15:39 March 15, 2010
To see copper price rising back to its 2007 bubble level (see below chart) baffles me to the point of suspecting that I somehow teleported into an alternative world where my education (in engineering), industry experience and common sense have all but somehow expired or made obsolete. (Maybe they truly are. But here is my simple argument – you decide if you can beat this.)
Copper cash buyer price (USD/ tonne, LME)
First thing first: copper is fundamentally different to gold. Gold’s “irrationality” is perfectly normal and can be justified (see IIFL’s The Gold Report) because gold is useless in practical utilities and inherently “irrational”. But copper is a base metal and as such follows the economics of physical supply and demand.
A lot of copper talks surround the colourful but already beaten-to-death argument about China’s “insatiable appetite”. I’m not going to argue against that for now because “Chinese demand” is the same as any demand and follows the same logics for economic choices. The problem here is demand, long-term physical demand to be precise.
My argument is a simple one: Copper can be substituted in roughly two-third of its applications. To quote the US Geology Survey: “Aluminum substitutes for copper in power cables, electrical equipment, automobile radiators, and cooling and refrigeration tube; titanium and steel are used in heat exchangers; optical fiber substitutes for copper in some telecommunications applications; and plastics substitute for copper in water pipe, drain pipe, and plumbing fixtures.” Yet for some unknown reason it seems nobody in the market care to mention this basic fact about the metal.
Substitution can happen and it does happen if copper price is too high; it just takes time for the demand to be destructed. Power transmission is the most sticking copper usage, yet in 2006 China had already reported that copper started to show signs of losing market share to aluminium, especially in low-voltage power transmission. Simon Hunt Strategic Services forecasted that China will lose 500,000 tonnes of copper consumption to substitutes. To put it into context, China’s 2009 copper consumption is estimated at 5.4 million tonnes (source: Antaike). The wildly successful Chinese stimulus contributed to 10.2% demand growth in 2009. True consumption figure is difficult to ascertain due to the Chinese strategic reserves purchase and corporate stockpiling at 1H 2009 prices. The effects of both factors are likely to wane in the coming years.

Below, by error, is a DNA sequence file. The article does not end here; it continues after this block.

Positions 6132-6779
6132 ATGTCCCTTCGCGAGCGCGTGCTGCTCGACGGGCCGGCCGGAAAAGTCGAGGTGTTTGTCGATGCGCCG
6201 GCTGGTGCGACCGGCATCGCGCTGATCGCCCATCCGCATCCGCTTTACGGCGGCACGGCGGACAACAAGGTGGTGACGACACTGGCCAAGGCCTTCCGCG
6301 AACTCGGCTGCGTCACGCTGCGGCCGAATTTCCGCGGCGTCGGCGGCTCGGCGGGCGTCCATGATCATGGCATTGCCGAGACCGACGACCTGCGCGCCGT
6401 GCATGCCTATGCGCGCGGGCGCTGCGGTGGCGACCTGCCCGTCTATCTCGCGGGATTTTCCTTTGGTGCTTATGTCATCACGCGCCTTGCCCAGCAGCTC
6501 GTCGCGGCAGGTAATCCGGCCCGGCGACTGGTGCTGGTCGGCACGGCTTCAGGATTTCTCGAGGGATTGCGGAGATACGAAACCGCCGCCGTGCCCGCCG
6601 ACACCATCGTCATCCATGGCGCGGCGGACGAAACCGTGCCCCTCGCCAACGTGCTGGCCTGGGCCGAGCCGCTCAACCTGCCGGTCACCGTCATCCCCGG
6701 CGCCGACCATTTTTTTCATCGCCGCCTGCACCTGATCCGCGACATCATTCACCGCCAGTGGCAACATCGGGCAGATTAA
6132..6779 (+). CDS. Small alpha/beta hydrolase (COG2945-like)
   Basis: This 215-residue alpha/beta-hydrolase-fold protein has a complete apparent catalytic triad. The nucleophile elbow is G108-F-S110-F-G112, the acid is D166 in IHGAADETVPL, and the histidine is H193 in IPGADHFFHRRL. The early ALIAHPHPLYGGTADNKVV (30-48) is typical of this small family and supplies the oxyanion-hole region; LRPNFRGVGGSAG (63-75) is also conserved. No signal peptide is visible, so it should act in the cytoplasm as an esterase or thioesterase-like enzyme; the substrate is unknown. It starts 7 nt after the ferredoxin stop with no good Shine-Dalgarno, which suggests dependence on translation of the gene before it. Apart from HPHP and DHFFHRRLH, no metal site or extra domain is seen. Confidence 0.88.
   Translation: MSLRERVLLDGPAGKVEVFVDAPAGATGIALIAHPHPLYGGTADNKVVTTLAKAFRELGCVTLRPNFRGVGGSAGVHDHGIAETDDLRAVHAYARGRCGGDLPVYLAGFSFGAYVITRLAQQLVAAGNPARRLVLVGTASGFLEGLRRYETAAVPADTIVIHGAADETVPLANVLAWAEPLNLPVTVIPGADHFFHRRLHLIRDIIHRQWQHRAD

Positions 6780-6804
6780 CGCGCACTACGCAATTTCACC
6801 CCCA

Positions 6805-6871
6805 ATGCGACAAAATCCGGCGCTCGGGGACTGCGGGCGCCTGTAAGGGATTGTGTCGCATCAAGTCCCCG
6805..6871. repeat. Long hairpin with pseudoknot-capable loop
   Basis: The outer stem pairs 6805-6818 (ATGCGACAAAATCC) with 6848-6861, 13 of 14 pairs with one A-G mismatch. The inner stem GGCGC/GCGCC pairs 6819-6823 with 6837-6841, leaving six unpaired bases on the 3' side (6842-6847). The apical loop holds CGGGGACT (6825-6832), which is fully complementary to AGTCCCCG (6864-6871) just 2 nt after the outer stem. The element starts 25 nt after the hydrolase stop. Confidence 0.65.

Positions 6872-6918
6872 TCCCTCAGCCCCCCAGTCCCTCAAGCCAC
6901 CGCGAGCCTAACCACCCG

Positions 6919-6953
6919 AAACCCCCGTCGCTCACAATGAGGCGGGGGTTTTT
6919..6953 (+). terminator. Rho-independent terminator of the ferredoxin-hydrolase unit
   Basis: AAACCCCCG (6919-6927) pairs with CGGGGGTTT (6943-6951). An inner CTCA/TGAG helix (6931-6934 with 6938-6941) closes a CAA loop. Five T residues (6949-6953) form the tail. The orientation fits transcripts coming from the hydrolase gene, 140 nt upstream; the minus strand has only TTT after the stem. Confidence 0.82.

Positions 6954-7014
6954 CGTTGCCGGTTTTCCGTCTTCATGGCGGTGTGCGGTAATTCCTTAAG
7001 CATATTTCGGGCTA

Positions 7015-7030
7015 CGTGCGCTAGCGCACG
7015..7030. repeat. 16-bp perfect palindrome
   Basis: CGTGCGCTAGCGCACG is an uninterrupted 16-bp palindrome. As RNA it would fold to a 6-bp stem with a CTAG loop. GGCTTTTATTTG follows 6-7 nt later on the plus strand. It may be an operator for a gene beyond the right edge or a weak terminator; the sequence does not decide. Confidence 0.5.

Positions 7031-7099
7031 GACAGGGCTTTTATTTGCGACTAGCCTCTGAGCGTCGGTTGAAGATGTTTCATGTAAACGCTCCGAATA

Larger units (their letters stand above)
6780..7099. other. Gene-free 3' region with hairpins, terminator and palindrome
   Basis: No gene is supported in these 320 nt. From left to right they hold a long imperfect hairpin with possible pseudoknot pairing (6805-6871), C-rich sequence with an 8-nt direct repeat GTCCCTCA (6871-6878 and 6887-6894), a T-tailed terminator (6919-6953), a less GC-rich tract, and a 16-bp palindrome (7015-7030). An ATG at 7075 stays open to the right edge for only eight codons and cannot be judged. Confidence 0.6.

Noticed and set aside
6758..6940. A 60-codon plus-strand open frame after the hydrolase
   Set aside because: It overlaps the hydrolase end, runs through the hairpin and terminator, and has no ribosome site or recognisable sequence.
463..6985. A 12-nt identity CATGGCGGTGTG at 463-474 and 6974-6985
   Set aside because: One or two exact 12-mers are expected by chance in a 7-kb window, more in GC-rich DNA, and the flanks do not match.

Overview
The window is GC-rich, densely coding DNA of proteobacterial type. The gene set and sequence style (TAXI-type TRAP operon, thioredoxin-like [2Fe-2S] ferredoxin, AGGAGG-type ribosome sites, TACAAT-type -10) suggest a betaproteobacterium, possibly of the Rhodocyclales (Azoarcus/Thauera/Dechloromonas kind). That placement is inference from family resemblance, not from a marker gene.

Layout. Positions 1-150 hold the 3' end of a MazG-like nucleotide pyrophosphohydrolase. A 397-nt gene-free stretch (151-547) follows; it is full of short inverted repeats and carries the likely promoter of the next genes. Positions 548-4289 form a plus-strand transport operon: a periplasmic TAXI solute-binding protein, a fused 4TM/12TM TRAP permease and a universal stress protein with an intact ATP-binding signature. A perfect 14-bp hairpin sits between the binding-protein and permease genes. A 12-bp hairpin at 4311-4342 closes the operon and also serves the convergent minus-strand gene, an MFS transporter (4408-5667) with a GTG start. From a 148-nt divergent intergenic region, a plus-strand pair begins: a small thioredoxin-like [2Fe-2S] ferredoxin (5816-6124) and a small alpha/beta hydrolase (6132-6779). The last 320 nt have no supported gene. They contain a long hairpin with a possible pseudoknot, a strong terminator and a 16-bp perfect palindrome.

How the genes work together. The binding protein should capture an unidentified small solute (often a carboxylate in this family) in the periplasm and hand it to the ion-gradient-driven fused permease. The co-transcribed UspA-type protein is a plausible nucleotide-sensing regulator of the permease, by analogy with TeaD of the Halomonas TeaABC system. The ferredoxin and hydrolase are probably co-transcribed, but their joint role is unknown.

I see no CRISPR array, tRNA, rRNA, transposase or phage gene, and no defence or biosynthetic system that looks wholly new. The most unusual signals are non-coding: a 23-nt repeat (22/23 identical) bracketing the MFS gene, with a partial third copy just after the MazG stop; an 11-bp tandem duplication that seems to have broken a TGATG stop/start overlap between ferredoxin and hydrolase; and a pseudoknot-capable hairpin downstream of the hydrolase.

Here I can even offer a personal account on copper’s substitution. I was back in Beijing for the Chinese New Year in February. One day I found that the copper duct of my bath tub was broken (yes, copper does erode; it looks like gold but it is not gold). I went out to B&Q to buy a new set of copper duct for RMB400 and called a contractor to install it for RMB100. The contractor came and laughed at me when he saw the copper duct. He told me to return it and to buy a plastic one, which is easier to install and may last longer (my previous copper one lasted only 4 years). I did what he told me to do and get my bath tub perfectly fixed – for RMB200 in total, labour included.
Now let’s switch to the inflation and US dollar argument, which has some basis but largely have been mistaking base metal for precious metal. Nevertheless, let’s look at other base metals at the below charts:
Aluminium cash price (USD/tonne, LME)
Lead cash price (USD/tonne, LME)
Zinc cash price (USD/tonne, LME)
The conclusion should be easy to see: even if you want to hold base metals ( ! ) to fend off inflation, aluminium, lead and zinc are much better choices than the over-priced copper at the moment. Remember that (I actually hate to state the obvious) lead and zinc have virtually no substitutes because they are already cheap – beat that!